Deep vein thrombosis (DVT) is one of the most serious and common types of vein diseases, affecting approximately half a million people in the United States. To find out if you’re at risk for developing DTV and what you can do if you’re diagnosed with it, keep reading.
Basically, DVT is characterized by the development of a blood clot in a deep vein, usually found in the leg. Blood clots can form in both superficial veins and deep veins throughout the body. When they occur in superficial veins, the result is usually just mild swelling and pain over the area. However, when a blood clot occurs in a deep vein, it will stay there until it gets knocked out. Once the blood clot is knocked out, it will continue through the deep vein and make its way to the lungs where it can potentially block the blood flow to the lungs, known as a pulmonary embolism (PE).
In the United States alone, nearly 60,000 people die from PE each year. I don’t want this statistic to scare you, but instead educate you on a preventable medical conditions that takes the lives of many. Be aware of your body and watch for the signs of DTV and PE. Some symptoms of DTV are swelling, pain, inflammation and having your leg turn more red and warm. If you notice any of these symptoms, go to the hospital immediately. A simple ultrasound test can determine if there are any blood clots built up in your legs.
If DTV is caught early, doctors can recommend a treatment plan. One such treatment is self-medication with various drugs, such as Heparin. As long as it poses no immediate concern, the Heparin will dissolve your blood clot until there’s nothing left of it. Warfarin is a bit stronger, but is also used to treat cases of DTV. If you’re case is severe and the doctor believes it poses an immediate threat at developing a PE, they may want to go ahead and surgical place a catheter to break up the blood clot.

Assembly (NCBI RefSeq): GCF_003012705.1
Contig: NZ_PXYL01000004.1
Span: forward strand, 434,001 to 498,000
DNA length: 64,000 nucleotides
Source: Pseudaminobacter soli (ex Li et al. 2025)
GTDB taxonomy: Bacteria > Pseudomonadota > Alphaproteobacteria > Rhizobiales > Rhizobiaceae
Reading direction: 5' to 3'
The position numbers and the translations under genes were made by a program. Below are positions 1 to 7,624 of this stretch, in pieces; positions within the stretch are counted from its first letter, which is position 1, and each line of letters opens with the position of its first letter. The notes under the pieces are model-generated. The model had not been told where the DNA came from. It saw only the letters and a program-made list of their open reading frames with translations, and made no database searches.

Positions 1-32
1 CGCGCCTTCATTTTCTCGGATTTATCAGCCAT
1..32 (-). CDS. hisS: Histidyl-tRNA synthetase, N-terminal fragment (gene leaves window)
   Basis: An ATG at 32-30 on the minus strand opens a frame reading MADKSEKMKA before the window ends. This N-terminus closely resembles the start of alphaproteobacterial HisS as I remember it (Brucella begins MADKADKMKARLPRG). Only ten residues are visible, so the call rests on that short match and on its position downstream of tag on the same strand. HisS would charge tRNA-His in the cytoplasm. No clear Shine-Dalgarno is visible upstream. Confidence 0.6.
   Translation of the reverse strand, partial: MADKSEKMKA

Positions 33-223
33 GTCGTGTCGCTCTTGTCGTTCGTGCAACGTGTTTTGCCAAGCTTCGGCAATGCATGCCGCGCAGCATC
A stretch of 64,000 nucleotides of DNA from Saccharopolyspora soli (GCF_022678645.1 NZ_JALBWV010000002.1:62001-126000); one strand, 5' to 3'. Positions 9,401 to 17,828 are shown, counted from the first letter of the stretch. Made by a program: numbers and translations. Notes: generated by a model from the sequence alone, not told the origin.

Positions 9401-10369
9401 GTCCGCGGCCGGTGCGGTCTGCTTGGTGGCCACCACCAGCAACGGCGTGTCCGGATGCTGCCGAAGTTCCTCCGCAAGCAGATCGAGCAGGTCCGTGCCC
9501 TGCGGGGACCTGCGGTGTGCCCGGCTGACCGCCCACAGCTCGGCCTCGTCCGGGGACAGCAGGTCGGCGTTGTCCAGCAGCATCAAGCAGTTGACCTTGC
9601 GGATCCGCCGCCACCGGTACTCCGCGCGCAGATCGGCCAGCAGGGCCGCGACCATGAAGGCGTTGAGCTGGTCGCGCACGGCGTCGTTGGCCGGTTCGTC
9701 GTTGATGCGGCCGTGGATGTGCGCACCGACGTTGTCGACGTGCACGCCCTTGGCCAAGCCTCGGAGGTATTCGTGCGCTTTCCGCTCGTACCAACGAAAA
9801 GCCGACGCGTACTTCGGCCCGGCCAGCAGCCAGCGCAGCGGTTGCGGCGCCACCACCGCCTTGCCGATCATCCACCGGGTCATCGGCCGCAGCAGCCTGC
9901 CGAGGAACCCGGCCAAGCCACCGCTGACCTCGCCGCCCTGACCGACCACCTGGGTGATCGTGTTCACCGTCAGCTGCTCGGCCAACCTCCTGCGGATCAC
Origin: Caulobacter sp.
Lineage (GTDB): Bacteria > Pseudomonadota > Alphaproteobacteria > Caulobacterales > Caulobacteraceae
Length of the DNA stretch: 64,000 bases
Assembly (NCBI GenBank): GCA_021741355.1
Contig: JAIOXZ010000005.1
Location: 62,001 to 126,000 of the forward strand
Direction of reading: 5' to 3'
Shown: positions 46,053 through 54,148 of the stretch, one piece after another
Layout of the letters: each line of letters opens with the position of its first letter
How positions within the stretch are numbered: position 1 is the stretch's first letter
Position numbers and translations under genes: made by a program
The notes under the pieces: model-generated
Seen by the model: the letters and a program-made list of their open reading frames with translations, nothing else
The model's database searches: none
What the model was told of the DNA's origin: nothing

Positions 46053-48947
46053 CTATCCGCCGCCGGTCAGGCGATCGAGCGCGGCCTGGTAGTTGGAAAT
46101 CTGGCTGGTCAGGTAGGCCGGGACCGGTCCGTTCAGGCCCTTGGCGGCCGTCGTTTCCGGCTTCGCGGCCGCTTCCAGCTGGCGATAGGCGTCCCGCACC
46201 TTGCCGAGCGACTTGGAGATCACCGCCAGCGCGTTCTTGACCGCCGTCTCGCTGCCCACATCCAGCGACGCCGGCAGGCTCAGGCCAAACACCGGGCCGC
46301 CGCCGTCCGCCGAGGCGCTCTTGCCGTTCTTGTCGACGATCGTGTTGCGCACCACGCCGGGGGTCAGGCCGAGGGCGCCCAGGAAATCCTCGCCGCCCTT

There are factors which put certain people at greater risk for developing DTV and PE. Poor diet, exercise, birth control, cancer, injuries, serious illness and family history all play a key role in assessing your risk for DTV and PE. Also, if you’ve been bed-ridden from an accident or otherwise unable to get around on your feet, then you’ll be at a higher risk as well.
Don’t feel that your safe from PE just because you exercise, work out, and avoid cigarettes and alcohol. On the contrary, anyone can develop PE, no matter what their lifestyle or background is. In fact, world renown tennis star Serena Williams developed a PE at the young age of just 29. Be aware of your body, eat right, exercise, and always look for signs of DVT and PE. If you catch it early, doctors can prescribe a medicine for you to administer at home without the use of surgical procedures.